Eric agreed with that assessment, but that's not why I've bothered to post this. I have found something even more humiliating than pickled pigs' feet bombardment for our potential Arab opponents. Allow me to present Senior Airman Jennifer Donaldson of the Illinois Air National Guard, First Woman to Graduate from Sniper School. Countersniper operations are an important part of airbase defense and, as they say, "the best way to detect a sniper is with another sniper." Imagine 72-virgins rolling on the floor in laughter as a "heroic martyr" explains just how he got that gaping hole in his head.

[Neither the US nor Israel currently assign women to ground combat units, but since the Air Force is responsible for its own airbase defense and security forces are support units, that general rule doesn't apply in SRA Donaldson's case.]



Thursday, August 08, 2002
 
The question AP wouldn't ask. You may have heard about the AP poll on school vouchers, the one where all the articles say something like . . .
[M]ixed feelings are reflected in the findings of an Associated Press poll on school vouchers. The poll conducted for the AP by ICR/International Communications Research of Media, Pa. showed people favored the idea of school vouchers to help send children to private or parochial schools by a 51-40 margin. When asked if they still support the idea if it takes money from public schools, they oppose vouchers by a 2-to-1 margin.
Here are the five questions asked in the survey (source: ICR, includes pdf result tables):

AP-1. Do you support or oppose providing parents in low-income families with tax money in the form of school vouchers to help pay for their children to attend private or religious schools?

AP-2. Would you support or oppose that if it meant there would be less money for the public schools?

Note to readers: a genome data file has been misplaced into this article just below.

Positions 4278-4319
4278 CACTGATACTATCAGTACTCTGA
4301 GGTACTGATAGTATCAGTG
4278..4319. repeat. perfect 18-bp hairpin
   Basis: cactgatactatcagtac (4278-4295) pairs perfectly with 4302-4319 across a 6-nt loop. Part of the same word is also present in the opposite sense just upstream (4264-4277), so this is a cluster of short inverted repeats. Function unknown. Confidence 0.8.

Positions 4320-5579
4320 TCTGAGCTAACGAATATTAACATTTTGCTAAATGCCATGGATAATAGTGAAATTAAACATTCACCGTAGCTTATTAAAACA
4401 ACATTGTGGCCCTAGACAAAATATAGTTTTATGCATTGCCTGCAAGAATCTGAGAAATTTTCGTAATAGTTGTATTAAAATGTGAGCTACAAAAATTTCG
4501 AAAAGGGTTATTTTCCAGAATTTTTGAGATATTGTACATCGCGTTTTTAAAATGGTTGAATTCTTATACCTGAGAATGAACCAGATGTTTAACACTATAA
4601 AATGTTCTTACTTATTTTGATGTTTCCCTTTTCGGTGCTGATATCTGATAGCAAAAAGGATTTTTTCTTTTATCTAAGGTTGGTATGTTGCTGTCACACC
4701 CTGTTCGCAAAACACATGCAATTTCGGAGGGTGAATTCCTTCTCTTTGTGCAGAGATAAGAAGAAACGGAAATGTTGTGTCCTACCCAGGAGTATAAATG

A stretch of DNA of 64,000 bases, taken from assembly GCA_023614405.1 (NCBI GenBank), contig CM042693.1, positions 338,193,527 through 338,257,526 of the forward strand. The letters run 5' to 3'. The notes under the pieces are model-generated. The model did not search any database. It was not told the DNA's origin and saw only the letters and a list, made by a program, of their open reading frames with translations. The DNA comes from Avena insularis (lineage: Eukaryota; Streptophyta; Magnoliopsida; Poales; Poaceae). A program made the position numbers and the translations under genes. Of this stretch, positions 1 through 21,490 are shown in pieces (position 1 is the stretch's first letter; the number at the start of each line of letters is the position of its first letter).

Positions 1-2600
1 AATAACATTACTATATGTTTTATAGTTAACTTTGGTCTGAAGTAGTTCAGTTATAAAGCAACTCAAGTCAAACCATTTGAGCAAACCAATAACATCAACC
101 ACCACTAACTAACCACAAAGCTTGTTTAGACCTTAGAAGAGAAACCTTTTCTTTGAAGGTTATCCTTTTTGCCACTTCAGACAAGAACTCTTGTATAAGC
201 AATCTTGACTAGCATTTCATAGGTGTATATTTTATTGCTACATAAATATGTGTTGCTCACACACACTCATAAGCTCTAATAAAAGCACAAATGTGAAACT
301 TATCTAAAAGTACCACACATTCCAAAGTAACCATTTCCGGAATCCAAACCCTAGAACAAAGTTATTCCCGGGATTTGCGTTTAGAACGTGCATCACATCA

AP-3. Should private schools that accept taxpayer-funded vouchers be required to accept all students who apply, or should they be allowed to choose which ones they accept based on grades, talents or other factors?

AP-4. Are you the parent or guardian of any children under 18 now living in your household?

AP-5. If vouchers were available to help send your child to private school, would you take them or not?

The question never asked was: Would you support or oppose that if it meant there would be smaller class sizes and more money per pupil in the public schools?

If you can do a little math, it is pretty clear that voucher programs offering less than the district's per pupil spending result in a net monetary gain per student. A district budget of $5,000,000 for 1000 students = $5,000 per student spending. If the voucher program only offers $3,000 and 25% of public students take vouchers it takes $750,000 away from the public schools, but it leaves $4,250,000 for the remaining 750 students = $5,667 per public school student, and fewer students may mean smaller class sizes.



 
Highway Watch Keeps Rolling Along. Pennsylvania has just joined this Operation Tips precursor / component / whatever. Of course, they get their own call center because the America's Most Wanted call center (apparently temporarily used for Operation TIPS) wouldn't know where to relay various road hazard calls.